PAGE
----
We have an obligation to eliminate slavery in our supply chains – and to help those who have suffered abuse integrate back into society, says CIPS director Cath Hill
Back in 2013, I had a meeting with CIPS’ then CEO, the late David Noble. I remember it clearly, as he told me he wanted me to take the lead on a CIPS campaign to help end modern slavery. Like most of you, I wasn’t even aware that this was still a problem in the modern world. I certainly didn’t realise the extent of the problem. We have come a long way since then, building up our understanding of this significant issue and positioning CIPS as a credible thought leader, galvanised by the signing of an MOU (memorandum of understanding) with Kevin Hyland, the UK’s Anti-slavery commissioner, and Paul Broadbent, CEO of the Gangmaster Labour Abuse Authority in 2015.
It is almost two years since we relaunched Supply Management with a hard-hitting front cover marking the start of our “Eliminate Supply Chain Slavery” campaign. Ninety one per cent of our readers said that Supply Management’s coverage of slavery and the UK & Modern Slavery Act helped increase their awareness and understanding of the issue. When we surveyed our members back in 2015, 52% of UK supply managers said they would not know what to do if they found modern slavery in their supply chains. Now that figure is only 16.5%, which makes us very proud that the key messages in our campaign are making an impact.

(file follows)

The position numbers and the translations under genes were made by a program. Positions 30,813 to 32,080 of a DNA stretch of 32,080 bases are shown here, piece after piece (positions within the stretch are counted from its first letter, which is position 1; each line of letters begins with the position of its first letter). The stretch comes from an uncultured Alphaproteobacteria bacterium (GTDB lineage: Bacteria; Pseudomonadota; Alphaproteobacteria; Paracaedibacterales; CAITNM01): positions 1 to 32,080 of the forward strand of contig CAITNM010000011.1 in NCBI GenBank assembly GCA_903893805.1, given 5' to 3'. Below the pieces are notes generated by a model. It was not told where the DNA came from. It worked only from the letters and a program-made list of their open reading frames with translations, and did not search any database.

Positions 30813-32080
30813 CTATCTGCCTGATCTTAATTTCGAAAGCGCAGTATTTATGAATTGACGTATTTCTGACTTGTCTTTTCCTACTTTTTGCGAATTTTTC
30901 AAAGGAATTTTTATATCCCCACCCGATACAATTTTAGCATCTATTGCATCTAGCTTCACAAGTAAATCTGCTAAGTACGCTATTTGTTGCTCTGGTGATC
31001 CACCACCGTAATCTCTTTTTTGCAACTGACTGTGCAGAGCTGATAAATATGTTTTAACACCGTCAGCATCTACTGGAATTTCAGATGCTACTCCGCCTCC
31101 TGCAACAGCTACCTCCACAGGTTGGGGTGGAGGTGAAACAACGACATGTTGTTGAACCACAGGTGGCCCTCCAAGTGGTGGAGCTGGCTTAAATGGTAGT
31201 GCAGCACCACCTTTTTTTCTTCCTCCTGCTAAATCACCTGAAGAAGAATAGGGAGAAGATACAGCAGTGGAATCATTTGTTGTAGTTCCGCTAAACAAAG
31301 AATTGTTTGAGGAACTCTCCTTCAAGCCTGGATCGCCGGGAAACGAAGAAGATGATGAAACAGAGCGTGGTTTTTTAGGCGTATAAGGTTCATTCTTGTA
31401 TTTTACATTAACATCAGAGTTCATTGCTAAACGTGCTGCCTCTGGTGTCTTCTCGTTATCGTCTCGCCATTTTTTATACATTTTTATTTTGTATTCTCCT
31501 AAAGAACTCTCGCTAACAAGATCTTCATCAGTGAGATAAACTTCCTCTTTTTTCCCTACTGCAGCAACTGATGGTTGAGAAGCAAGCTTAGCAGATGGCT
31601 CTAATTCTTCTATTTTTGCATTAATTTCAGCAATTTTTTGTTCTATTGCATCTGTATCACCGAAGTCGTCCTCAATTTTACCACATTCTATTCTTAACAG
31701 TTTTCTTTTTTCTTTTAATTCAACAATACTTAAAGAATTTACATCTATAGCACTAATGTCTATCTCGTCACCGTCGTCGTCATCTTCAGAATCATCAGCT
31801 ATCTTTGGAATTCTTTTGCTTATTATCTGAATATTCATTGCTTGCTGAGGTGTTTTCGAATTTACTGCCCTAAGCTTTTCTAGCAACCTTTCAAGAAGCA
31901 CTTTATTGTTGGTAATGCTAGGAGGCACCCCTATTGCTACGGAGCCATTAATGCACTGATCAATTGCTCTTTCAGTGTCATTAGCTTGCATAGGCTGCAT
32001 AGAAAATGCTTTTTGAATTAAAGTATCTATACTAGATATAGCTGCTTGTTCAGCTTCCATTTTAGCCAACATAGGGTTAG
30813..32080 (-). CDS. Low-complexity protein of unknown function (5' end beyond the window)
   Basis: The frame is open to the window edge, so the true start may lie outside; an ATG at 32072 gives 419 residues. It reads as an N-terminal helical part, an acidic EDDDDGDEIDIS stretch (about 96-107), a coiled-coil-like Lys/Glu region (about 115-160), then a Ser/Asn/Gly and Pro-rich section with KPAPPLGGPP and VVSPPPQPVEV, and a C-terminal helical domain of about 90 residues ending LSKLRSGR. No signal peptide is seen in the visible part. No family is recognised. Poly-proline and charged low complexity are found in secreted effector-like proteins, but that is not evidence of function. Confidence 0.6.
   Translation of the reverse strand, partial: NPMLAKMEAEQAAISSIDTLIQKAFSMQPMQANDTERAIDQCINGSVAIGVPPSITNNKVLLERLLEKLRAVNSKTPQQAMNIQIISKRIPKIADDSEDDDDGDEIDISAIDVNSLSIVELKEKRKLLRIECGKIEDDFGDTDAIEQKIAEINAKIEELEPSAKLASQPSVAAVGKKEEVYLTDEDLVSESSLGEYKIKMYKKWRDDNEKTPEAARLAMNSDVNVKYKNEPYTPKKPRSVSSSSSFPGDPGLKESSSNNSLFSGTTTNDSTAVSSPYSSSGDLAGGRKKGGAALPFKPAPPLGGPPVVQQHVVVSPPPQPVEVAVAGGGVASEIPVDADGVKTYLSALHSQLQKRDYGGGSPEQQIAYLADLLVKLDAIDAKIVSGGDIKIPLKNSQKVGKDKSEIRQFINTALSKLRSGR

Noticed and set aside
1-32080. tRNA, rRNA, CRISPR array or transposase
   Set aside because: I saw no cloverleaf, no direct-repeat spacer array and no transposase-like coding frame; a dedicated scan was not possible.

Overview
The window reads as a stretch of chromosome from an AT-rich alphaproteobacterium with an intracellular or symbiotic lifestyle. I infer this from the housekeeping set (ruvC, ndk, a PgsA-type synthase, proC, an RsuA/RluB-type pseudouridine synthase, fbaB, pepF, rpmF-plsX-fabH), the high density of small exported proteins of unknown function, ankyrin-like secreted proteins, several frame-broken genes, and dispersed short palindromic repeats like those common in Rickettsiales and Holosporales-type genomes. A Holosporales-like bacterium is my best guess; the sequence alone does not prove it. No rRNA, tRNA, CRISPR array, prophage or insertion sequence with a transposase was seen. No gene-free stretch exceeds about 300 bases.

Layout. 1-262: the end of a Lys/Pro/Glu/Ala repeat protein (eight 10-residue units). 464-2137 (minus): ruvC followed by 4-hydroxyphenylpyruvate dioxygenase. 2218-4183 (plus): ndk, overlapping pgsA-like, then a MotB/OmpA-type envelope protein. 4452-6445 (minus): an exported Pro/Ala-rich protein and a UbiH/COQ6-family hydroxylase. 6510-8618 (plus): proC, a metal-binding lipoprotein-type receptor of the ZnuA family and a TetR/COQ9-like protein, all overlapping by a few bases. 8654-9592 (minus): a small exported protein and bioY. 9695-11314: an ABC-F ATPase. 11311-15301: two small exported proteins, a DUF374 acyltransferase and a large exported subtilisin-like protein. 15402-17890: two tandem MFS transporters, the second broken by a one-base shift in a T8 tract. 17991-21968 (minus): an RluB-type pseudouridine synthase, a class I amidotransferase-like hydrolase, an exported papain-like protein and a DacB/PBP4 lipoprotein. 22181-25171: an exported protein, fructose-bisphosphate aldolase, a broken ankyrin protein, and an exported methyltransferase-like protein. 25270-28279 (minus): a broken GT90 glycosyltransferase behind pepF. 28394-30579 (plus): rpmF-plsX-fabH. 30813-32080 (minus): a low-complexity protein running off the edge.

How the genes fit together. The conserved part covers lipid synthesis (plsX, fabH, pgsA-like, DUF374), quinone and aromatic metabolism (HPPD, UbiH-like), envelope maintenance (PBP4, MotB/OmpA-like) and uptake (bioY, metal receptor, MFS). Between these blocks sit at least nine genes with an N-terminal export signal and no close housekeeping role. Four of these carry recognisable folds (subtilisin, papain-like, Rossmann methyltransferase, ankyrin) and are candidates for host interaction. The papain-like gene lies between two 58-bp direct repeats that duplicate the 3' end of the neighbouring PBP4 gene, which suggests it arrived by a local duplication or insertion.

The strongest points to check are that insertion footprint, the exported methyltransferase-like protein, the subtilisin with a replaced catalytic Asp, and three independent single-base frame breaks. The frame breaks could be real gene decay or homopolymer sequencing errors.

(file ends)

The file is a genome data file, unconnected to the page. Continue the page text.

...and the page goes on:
More recently we met with Baroness Lola Young of Hornsey, a passionate campaigner dedicated to making changes within government procurement to make a bigger impact on improving the lives of others. We will be working with Lola on several projects, including a consumer campaign to raise awareness of modern slavery and the action our favourite brands are taking to ensure their supply chains remain slave-free. Lola’s other big passions are fashion and football, and her hope is to reach out to young consumers to raise awareness of modern slavery.
Our most recent survey found that a third of organisations required to produce a statement under the UK’s Modern Slavery Act have failed to do so. It’s our firm belief that a step-change in attitudes can be achieved if consumers start to question how and where their goods are made, and begin to scrutinise the modern slavery statements of the organisations making them. More on this throughout 2018.
A fitting legacy
So, taking us back to the beginning of our journey and David Noble, who kick-started all of this action. We have thought long and hard this year about leaving a legacy in David’s name, something that would sum up what he was most passionate about.
We attended the Co-op’s Bright Futures event earlier this month in Manchester. Featured in the June 2017 issue, the Bright Futures Project aims to go much further than the requirements of the Modern Slavery Act, and the Co-op have put a process in place and partnered with NGOs to help place victims of slavery into jobs and support their integration back into society.
Realising that not everyone wants to work in a shop or a warehouse, the Co-op want to extend this blueprint to other organisations, and my call to action to you is to look at whether you could give survivors of slavery a leg up and help to get their life back on track – and into paid employment.
Paul Gerrard, group policy and campaigns director at the Co-operative Group ended the event asking everyone in the room to make a pledge. He threw down the gauntlet, saying: “Businesses have a moral obligation to do something. What commitment could you pledge to make a difference?”
I knew then what David Noble would have wanted and, from 2018, CIPS will work with the Co-op and its partners to provide education support to survivors of modern slavery in David’s name through the CIPS Foundation.
Please visit CIPS Foundation if you would like to make a donation.